Perioperative nonhormonal pharmacological interventions for bleeding reduction during open and minimally invasive myomectomy: a systematic review and network meta-analysis

Uterotonics and peripheral vasoconstrictors during minimally invasive myomectomy and combination of different interventions during open myomectomy were the best options to effectively reduce myomectomy blood loss.

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Volume 113, Issue 1, Pages 224–233.e6


Ahmed Samy, M.D., Ayman N. Raslan, M.D., Bassem Talaat, M.D., Ahmed El Lithy, M.D., Mohamed El Sharkawy, M.D., Marwa Fouad Sharaf, M.D., Amr Hassan Hussein, M.D., Ahmed Hussein Amin, M.D., Ahmed M. Ibrahim, M.D., Wael Sayed Elsherbiny, M.D., Hossam H. Soliman, M.D., Ahmed A. Metwally, M.D.



To synthesize evidence on the most effective pharmacological interventions for bleeding reduction during open and minimally invasive myomectomy.


Systematic review and network meta-analysis of randomized controlled trials (RCTs).


Not applicable.


Trials assessing efficacy of pharmacological interventions during different types of myomectomy.


Misoprostol, oxytocin, vasopressin, tranexamic acid (TXA), epinephrine, or ascorbic acid.

Main Outcome Measures

Intraoperative blood loss and need for blood transfusion.


The present review included 26 randomized control trials (RCTs) (N = 1627). For minimally invasive procedures (9 RCTs; 474 patients), network meta-analysis showed that oxytocin (mean difference [MD] −175.5 mL, 95% confidence interval [CI] −30.1.07, −49.93), ornipressin (MD −149.6 mL, 95% CI − 178.22, −120.98), misoprostol, bupivacaine plus epinephrine, and vasopressin were effective in reducing myomectomy blood loss, but the evidence is of low quality. Ranking score of treatments included in subgroup analysis of minimally invasive myomectomy showed that oxytocin ranked first in reducing blood loss, followed by ornipressin. For open myomectomy (17 RCTs; 1,153 patients), network meta-analysis showed that vasopressin plus misoprostol (MD −652.97 mL, 95% CI − 1113.69, −174.26), oxytocin, TXA, and misoprostol were effective; however, the evidence is of low quality. Vasopressin plus misoprostol ranked first in reducing blood loss during open myomectomy (P = .97).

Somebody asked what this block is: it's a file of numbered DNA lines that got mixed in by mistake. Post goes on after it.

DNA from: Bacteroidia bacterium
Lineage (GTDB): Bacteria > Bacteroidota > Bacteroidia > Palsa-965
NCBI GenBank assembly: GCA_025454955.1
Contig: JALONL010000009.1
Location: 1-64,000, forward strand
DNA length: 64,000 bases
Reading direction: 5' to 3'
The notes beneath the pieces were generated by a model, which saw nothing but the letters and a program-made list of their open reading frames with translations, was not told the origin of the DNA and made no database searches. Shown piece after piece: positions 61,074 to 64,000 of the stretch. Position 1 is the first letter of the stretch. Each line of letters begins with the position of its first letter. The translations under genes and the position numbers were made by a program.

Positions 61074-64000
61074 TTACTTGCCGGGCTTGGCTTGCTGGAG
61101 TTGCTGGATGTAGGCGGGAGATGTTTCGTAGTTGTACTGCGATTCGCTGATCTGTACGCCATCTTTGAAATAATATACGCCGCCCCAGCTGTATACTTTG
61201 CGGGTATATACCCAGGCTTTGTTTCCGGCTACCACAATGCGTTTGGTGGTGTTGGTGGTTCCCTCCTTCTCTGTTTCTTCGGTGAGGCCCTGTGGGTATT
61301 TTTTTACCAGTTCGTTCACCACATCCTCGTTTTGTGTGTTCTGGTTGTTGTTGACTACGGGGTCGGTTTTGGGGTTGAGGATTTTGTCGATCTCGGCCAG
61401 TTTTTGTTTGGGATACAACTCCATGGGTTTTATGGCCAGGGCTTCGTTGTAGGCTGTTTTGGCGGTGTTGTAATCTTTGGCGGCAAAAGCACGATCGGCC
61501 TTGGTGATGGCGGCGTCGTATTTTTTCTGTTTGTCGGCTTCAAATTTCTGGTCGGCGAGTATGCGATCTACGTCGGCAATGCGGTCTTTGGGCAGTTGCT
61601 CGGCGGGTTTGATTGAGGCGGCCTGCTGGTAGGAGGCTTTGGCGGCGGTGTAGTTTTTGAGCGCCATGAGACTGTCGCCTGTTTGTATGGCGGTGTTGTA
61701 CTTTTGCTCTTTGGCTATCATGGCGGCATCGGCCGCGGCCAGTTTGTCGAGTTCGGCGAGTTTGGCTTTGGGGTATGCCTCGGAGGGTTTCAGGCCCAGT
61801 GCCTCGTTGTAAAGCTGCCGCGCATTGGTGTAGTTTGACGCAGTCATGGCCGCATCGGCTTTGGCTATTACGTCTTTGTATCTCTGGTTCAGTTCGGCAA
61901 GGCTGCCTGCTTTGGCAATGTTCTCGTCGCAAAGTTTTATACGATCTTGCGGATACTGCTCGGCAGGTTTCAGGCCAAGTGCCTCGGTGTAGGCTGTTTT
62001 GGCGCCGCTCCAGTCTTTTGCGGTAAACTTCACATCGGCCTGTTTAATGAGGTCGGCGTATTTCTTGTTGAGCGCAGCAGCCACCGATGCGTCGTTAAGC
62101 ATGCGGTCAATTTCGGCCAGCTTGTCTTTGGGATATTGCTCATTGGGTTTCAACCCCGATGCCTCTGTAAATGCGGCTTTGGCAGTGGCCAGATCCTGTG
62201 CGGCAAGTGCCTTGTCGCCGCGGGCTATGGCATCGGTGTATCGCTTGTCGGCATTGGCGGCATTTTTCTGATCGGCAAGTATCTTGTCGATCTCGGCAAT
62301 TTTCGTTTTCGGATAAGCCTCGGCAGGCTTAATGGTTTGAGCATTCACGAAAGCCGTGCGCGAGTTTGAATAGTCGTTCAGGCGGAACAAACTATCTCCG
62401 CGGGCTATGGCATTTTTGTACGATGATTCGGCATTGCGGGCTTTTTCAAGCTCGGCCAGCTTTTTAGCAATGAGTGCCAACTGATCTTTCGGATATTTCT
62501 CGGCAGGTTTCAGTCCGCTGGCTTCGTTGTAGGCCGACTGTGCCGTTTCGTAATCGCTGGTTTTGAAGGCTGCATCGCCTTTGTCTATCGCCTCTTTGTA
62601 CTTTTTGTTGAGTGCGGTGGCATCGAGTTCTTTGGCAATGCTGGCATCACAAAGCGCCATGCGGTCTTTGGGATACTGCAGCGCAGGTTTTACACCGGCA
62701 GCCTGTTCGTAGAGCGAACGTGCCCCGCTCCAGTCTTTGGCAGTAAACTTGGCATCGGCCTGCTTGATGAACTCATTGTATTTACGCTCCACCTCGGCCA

There is low-quality evidence to support uterotonics, especially oxytocin, and peripheral vasoconstrictors as effective options in reducing blood loss and need for blood transfusion during minimally invasive myomectomy. Oxytocin is the most effective intervention in minimally invasive myomectomy. For open myomectomy, a combination of uterotonics and peripheral vasoconstrictors is needed to effectively reduce blood loss.

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Fertility and Sterility

Editorial Office, American Society for Reproductive Medicine

Fertility and Sterility® is an international journal for obstetricians, gynecologists, reproductive endocrinologists, urologists, basic scientists and others who treat and investigate problems of infertility and human reproductive disorders. The journal publishes juried original scientific articles in clinical and laboratory research relevant to reproductive endocrinology, urology, andrology, physiology, immunology, genetics, contraception, and menopause. Fertility and Sterility® encourages and supports meaningful basic and clinical research, and facilitates and promotes excellence in professional education, in the field of reproductive medicine.